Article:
My 1913 Touring has carbide headlights and I am not comfortable with setting these up with carbide. Therfore I have not tried.
The forum has suggested that acetylene is the safest and easiest way to get heardlights.
Has anybody developed a design for inserting a modern acetylene bottle into the running board carbide tank? Is there a bracket holder that is available for this conversion inside the tank or do the vendors offer any modifications. After I insert the acetylene bottle into the tank, what other parts would I require for the conversion.
Thanks for the input
Whenever anyone has recommended using acetylene in carbide lamps, they are not referring to an acetylene gas tank, used by welders, they are referring to the Calcium Carbide rocks that are used in carbide lamps to generate the flammable acetylene gas. If you have ever seen the inside of an acetylene tank, it is filled with baffles and the acetylene gas is generated by the calcium carbide rocks in the acetylene tank. I believe Calcium Carbide can be obtained through a welder's supply that has acetylene tanks. As purchasing manager for a Railcar Repair Company, I once obtained a paint gallon can full of chunks of calcium carbide from the Welding gas salesman. It was harmless until water was added. See: www.en.wikipedia.org/wiki/Carbide_lamp. Jim
I have a 1913 touring and have studied the options. From what I have found if you are planning to use bottled gas to power the lights you could probably buy a Prestolite tank from a local bottled gas supplier that is very much like the originls used when your car was new.
I actually did this and have one of the OEM type Prestolite bottles but have decided that reports of injuries or damage caused by using the original system as it was designed are nil. So why not just use calcium carbide in the original Ford installed carbide generator?
Perhaps I am using the wrong name for the gas.
I heard that some people put a new gas tank under the back seat. I assumed this was a diposable tank such as propane that you could buy already filled at the hardware. Am I mistaken or what is the name of this gas and can I buy a disposale botle with a regulator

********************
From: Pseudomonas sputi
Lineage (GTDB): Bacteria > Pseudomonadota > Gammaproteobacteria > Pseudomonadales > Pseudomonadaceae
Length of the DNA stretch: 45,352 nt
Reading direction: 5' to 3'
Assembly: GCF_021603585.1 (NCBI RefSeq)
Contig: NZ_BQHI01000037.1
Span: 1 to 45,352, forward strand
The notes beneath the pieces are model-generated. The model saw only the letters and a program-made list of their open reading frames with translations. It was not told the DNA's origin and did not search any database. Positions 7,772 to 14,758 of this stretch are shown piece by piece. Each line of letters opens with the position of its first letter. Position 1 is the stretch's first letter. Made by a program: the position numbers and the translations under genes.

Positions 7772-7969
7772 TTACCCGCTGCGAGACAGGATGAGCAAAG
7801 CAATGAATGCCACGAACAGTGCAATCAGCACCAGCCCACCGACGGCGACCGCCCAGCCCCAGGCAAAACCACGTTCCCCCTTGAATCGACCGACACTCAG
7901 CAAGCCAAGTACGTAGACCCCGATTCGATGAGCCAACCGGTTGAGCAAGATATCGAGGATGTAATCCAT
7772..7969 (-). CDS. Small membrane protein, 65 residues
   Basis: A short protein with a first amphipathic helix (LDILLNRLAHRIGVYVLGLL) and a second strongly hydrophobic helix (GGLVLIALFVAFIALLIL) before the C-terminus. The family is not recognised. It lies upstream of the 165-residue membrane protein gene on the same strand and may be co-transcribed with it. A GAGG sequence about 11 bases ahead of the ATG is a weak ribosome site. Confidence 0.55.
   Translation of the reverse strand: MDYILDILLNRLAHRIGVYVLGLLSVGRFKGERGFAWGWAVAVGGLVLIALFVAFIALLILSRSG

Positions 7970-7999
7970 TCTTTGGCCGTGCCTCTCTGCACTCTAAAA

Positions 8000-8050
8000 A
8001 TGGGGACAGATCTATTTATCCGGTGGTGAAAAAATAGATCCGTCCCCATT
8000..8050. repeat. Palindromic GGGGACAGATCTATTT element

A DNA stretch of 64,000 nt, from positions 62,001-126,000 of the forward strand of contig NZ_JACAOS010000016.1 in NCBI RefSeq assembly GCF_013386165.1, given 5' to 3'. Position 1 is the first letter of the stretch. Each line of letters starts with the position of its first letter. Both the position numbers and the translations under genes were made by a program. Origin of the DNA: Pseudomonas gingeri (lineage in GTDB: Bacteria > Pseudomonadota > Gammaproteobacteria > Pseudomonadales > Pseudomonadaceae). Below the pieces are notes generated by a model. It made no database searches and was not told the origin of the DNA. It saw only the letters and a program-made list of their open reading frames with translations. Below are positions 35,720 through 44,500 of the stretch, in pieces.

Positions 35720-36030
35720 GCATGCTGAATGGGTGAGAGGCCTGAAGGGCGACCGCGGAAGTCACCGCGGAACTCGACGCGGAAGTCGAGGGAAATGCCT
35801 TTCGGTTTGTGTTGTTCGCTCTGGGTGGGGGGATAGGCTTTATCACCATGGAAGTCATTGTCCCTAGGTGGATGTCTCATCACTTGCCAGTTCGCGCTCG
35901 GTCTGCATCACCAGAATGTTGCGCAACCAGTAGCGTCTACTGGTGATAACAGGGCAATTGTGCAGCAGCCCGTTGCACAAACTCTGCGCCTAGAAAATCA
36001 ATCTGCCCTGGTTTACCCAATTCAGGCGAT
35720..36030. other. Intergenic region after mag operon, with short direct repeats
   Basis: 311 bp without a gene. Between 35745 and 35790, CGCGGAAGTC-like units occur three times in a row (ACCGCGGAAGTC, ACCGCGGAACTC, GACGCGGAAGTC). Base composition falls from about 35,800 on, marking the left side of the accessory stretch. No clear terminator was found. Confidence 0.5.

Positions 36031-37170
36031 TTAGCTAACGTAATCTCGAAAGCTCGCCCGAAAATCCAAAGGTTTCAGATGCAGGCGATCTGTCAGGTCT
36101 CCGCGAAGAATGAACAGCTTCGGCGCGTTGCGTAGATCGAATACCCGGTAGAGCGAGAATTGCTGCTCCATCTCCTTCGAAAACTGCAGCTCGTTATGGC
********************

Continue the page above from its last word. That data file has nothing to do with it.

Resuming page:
I saw an interseting diagram in one of the About Town news letters that shows a consensate trap of sorts cut into the gas line leading from the acetylene source to the lights. Looks real simple and easy to fab from ordinary plumbing parts. Looks like the drip leg found on any houshold gas powered utility. Never noticed one on an automobile before, but then again, I never really thought to look for it. The diagram shows this device mounted under the running board, but is not specific as to the means of mounting.
The gas that gas headlights burn is acetylene gas, exactly the same as you would use in your Oxy-Acetylene torch.
The cars of the gaslight era used either an acetylene generator which had Calcium Carbide upon which water dripped thus releasing the acetylene gas or what was called “PrestoLite” which was a tank exactly the same size as a small welding tank. The welding supply places used to pass out these little tanks as late as the 1990’s until us collector types quit returning them. Some had a printed graphic on a nickel plated tank, some an embossed logo. The tank was mounted to the running board in a harness that allowed quick exchange of the tank.